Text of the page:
"The ACA and Racial Disparities in Women’s Health: A Review of the Literature" with Colleen MacCallum-Bridges, Claire Margerison, Danielle Gartner, and Yasamean Zamani-Hanks


Background: In the United States, substantial racial and ethnic health disparities among women of reproductive age persist, emphasizing the need to promote health equity through public policy. Among women of reproductive age, there is evidence that the Affordable Care Act (ACA) increased health insurance coverage, access to healthcare, and healthcare utilization, and may have affected some health outcomes (e.g., preterm delivery). It is unclear, however, whether these impacts were equitably distributed across race and ethnicity. This work fills that gap by summarizing the peer- reviewed evidence regarding the impact of the ACA on racial/ethnic disparities in health insurance coverage, utilization of care, health behaviors, and health outcomes among women of reproductive age. Methods: We conducted a scoping review following the Preferred Reporting Items for Systematic Reviews and Meta-Analyses Extension for Scoping Reviews(PRISMA- ScR), using broad search terms to identify relevant peer-reviewed medical, biomedical, and public health literature in PubMed/MEDLINE. We identified and reviewed n=8 studies. Results: We found evidence that the ACA is associated with reduced uninsurance among Hispanic, NH Black, NH other, and NH White women of reproductive age. Little work has been done, however, to investigate whether this translated into reduced racial/ethnic disparities in health insurance coverage, utilization of care, health behaviors, or health outcomes. Conclusions: To improve our collective understanding and increase the potential to reduce racial/ethnic disparities in women’s health through public policy, rigorous peer- reviewed contributions should estimate the impact of the ACA on racial/ethnic disparities and expand inclusivity of racial/ethnic groups in data collection and analyses.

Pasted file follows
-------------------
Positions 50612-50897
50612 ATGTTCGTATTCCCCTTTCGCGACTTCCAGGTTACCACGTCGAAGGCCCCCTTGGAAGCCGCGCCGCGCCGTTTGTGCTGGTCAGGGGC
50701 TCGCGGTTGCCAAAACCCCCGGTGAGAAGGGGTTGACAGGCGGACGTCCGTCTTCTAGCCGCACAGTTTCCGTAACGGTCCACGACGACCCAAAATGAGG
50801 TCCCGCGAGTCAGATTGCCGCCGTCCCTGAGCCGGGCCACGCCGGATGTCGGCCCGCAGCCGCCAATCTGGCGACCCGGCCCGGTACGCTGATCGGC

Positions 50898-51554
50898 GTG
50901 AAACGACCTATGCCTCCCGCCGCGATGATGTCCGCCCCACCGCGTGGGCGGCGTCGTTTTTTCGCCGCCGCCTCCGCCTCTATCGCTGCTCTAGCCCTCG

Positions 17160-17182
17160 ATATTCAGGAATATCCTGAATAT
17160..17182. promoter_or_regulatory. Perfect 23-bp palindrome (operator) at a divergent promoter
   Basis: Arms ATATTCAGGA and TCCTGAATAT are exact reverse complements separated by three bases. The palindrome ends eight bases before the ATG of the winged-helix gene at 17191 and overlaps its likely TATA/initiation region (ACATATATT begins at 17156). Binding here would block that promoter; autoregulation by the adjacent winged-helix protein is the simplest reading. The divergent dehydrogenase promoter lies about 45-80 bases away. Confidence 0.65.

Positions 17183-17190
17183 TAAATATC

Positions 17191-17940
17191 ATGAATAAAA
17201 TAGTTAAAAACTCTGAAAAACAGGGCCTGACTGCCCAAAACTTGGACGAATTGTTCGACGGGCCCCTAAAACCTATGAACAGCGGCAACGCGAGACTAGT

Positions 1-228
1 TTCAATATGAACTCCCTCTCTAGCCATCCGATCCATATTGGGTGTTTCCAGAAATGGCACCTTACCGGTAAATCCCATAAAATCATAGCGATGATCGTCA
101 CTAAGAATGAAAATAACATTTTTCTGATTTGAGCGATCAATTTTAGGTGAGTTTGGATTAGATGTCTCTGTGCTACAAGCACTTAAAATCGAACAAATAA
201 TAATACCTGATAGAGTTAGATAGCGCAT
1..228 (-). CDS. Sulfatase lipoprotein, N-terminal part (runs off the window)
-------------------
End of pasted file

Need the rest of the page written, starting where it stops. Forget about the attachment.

Other Published Works

"Did Cash Transfers from the 2021 Child Tax Credit Expansion Improve Maternal and Infant Health? A Policy Brief" with Elizabeth Vickers, Yasamean Zamani-Hanks, and Claire Margerison (link)

Works In Progress

“A Guide to Triple Differencing for Health Disparities Research” with Colleen MacCallum-Bridges, Claire Margerison, Danielle Gartner

“Quality of Care During the Year-End Deductible Rush”

“Comparing Responses to Expectedly and Unexpectedly Meeting Health Insurance Deductibles”

“The 2021 Child Tax Credit Expansion and Infant Birth Weight” with C. Margerison, Y. Zamani-Hanks, and Elizabeth Vickers

“The Affordable Care Act and Preconception Indigenous Health” with D. Gartner and C. Margerison”

“Impact of Medicaid Expansion on Contraception Use” with Nazeeba Siddika and C. Margerison

“Effects of Medicaid Extensions on Postpartum Health Measures: Evidence from a Mississippi Miscommunication” with C. Margerison

Research Assistant

Research Assistant, Michigan State University, Spring 2020-Present

Claire Margerison, Dept. of Epidemiology and Biostatistics

Economics Department Research Assistant, Hope College, Spring 2016-Fall 2016

David Phillips (Spring 2016), Steven McMullen (Fall 2016)

Research Assistant, Hope College, Summer 2016

Estelle, S.M. and D.C. Phillips (2018) “Smart Sentencing Guidelines: The Effect of Marginal Policy Changes on Recidivism.” Journal of Public Economics, 164.